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Would you advise your clients to swim across a river in which half of the swimmers who made the attempt drowned?

Of course not. Yet many seniors use investment and income-taking strategies that put themselves at a similar level of risk for outliving their retirement savings. This article looks at a better alternative–income annuities.

The stark reality is that four in 10 Americans over age 60 will experience poverty in their later lives, regardless of their current economic circumstances. One in two will experience near-poverty, according to a May 2001 report from AARP (“Beyond 50–A Report to the Nation On Economic Security”).

Why so many? People are living longer. Theyre not saving enough for retirement. Many are entering retirement in debt. Traditional lifetime pensions are disappearing. And many will encounter unplanned expenses and or engage in unchecked spending. These are all troubling trends facing todays retirees.

One of the biggest mistakes retirees make is to believe that the sound investment strategies used for building a retirement nest egg are also the best investment strategies once they begin taking income from their assets. Seniors who plan to rely on their assets, but who lack a long-term strategy, face a risky proposition.

Retirees might be tempted to keep their nest egg in equities. After all, stocks have historically averaged an annual return of about 10%. Keep in mind, however, this is only an average; the stock market doesnt actually return 10% each and every year.

Although equities are long-term investment tools, too much reliance on them for income can create problems. Heres why:

While dollar-cost averaging is a time-tested tool for accumulating assets, reversing the process (i.e., withdrawing income) can have a devastating effect on a stock portfolio. During a bear market like todays, retirees are sometimes forced to make up lost income by selling more stocks at the worst possible time: when values are at their lowest. For many retirees, losses incurred during down markets are often more than what can be made up during future bull markets.

Indeed, various studies that have looked at market performance for all 25-year periods between the mid-1940s and today have found that an all-stock portfolio would have only been able to maintain a 10% income stream about half the time.

In other words, half of retirees operating under this
scenario would have been unable to maintain any level of capital greater than zero throughout any of the 25-year periods. Thus, the proverbial
“drowning.” Even at lower payout levels, retirees would have run the risk of exhausting their savings.

Bonds significantly improve the possibility of stabilizing incomes at lower payouts (5% or less) vs. equities, but with a trade-off: Lower risk equates to lower returns. Bond portfolios lack resilience in that the chance of maintaining a lifetime stream of income drops significantly when the retiree draws anything more than 5%.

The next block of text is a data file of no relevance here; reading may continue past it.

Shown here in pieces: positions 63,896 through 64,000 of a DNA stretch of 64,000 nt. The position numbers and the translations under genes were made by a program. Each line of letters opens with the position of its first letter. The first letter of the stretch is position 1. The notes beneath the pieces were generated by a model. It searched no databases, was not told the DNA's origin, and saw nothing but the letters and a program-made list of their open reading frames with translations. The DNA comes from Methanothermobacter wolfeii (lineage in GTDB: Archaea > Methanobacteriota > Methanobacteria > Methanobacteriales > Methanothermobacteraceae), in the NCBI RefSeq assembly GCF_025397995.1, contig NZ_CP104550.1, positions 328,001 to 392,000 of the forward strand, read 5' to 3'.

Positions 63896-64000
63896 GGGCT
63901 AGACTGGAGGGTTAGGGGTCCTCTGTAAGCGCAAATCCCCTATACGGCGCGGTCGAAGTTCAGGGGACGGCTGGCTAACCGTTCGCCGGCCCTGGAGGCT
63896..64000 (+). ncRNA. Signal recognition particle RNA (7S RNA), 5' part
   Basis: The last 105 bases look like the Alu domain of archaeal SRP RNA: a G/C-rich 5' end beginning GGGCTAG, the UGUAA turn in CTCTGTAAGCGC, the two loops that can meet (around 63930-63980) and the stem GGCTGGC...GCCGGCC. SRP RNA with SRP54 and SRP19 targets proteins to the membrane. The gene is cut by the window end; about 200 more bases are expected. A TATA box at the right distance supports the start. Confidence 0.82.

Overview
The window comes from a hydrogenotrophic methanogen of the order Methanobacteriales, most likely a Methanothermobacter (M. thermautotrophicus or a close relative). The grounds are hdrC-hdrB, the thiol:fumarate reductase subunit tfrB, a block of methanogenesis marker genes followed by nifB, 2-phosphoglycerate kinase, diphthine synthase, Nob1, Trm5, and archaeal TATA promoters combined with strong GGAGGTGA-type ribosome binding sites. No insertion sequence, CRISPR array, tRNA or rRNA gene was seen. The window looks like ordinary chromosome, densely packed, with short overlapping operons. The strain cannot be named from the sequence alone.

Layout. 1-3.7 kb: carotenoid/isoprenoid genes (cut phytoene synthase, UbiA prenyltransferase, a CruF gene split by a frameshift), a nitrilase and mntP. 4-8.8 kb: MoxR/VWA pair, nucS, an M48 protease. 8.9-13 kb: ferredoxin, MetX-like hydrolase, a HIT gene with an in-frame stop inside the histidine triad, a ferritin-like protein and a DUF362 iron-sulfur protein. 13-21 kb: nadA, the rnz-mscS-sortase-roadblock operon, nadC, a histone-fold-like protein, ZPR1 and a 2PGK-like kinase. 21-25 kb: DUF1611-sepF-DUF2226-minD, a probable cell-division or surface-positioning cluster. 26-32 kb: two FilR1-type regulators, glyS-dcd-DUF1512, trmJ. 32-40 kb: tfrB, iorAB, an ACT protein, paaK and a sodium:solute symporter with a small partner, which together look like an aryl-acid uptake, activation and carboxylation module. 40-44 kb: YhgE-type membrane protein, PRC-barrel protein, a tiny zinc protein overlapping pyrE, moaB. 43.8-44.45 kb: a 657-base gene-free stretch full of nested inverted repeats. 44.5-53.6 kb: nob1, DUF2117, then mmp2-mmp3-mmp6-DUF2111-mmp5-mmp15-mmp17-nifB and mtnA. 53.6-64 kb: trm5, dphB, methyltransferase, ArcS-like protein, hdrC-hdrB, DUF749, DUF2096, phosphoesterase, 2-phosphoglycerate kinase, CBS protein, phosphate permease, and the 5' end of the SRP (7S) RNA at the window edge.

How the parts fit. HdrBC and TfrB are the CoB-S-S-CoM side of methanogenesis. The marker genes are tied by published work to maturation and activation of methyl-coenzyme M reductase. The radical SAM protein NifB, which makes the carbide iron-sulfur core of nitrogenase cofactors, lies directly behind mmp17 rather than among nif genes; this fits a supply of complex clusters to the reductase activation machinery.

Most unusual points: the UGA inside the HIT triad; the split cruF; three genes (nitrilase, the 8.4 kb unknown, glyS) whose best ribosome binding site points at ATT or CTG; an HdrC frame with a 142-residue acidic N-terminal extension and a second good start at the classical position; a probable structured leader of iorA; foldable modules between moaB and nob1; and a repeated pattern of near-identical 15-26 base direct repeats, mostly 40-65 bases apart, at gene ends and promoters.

Investment professionals are forever searching for a magical balance of bonds and equities that will ensure our clients can enjoy a lifetime of income.

What is the solution? Throw retirees an “income saver.” Lets take a simple example of a husband and wife, both aged 65, with $1 million in investable assets. You could put 30% in equities and 70% in bonds. If you take out 5% every year, they would get about $4,200 per month. The portfolio still holds all the market risk any portfolio faces, as well as an increased inability to handle the stress of additional distributions in the future.

Another alternative is to put $715,000 into an income annuity with a 20-year period certain. If the plan were set up in mid-January 2003, this would have guaranteed an income stream of about $4,200 per month for as long as either spouse lives. (Note: actual payout varies by insurance company and date of quote.)

That would leave the couple with $285,000 to invest with a longer-term strategy without the worry of market volatility or dollar-price erosion.

If you go back to the original assumption that equities will perform well over time, then, at the end of 20 years, the remaining $285,000 could reasonably grow to $1.1 million (assuming a 7% after-tax return). That would more than replace the original $1 million principal.

The reality is, many retirees do a poor job of managing the large chunks of money they receive through a pension plan or a 401(k) plan. This is so even of wealthy clients.

Income annuities are smart money-management tools. Retirees wont have to worry about market volatility decimating their portfolio or making decisions that can destroy the long-term prospects of their income stream. Most importantly, with an income annuity, they gain income protection that lasts a lifetime.

, CLU, an independent representative working in partnership with SAFECO Life & Investments, is located in Lake Zurich, Ill. His e-mail is billav@safeco.com.


Reproduced from National Underwriter Edition, February 3, 2003. Copyright 2003 by The National Underwriter Company in the serial publication. All rights reserved.Copyright in this article as an independent work may be held by the author.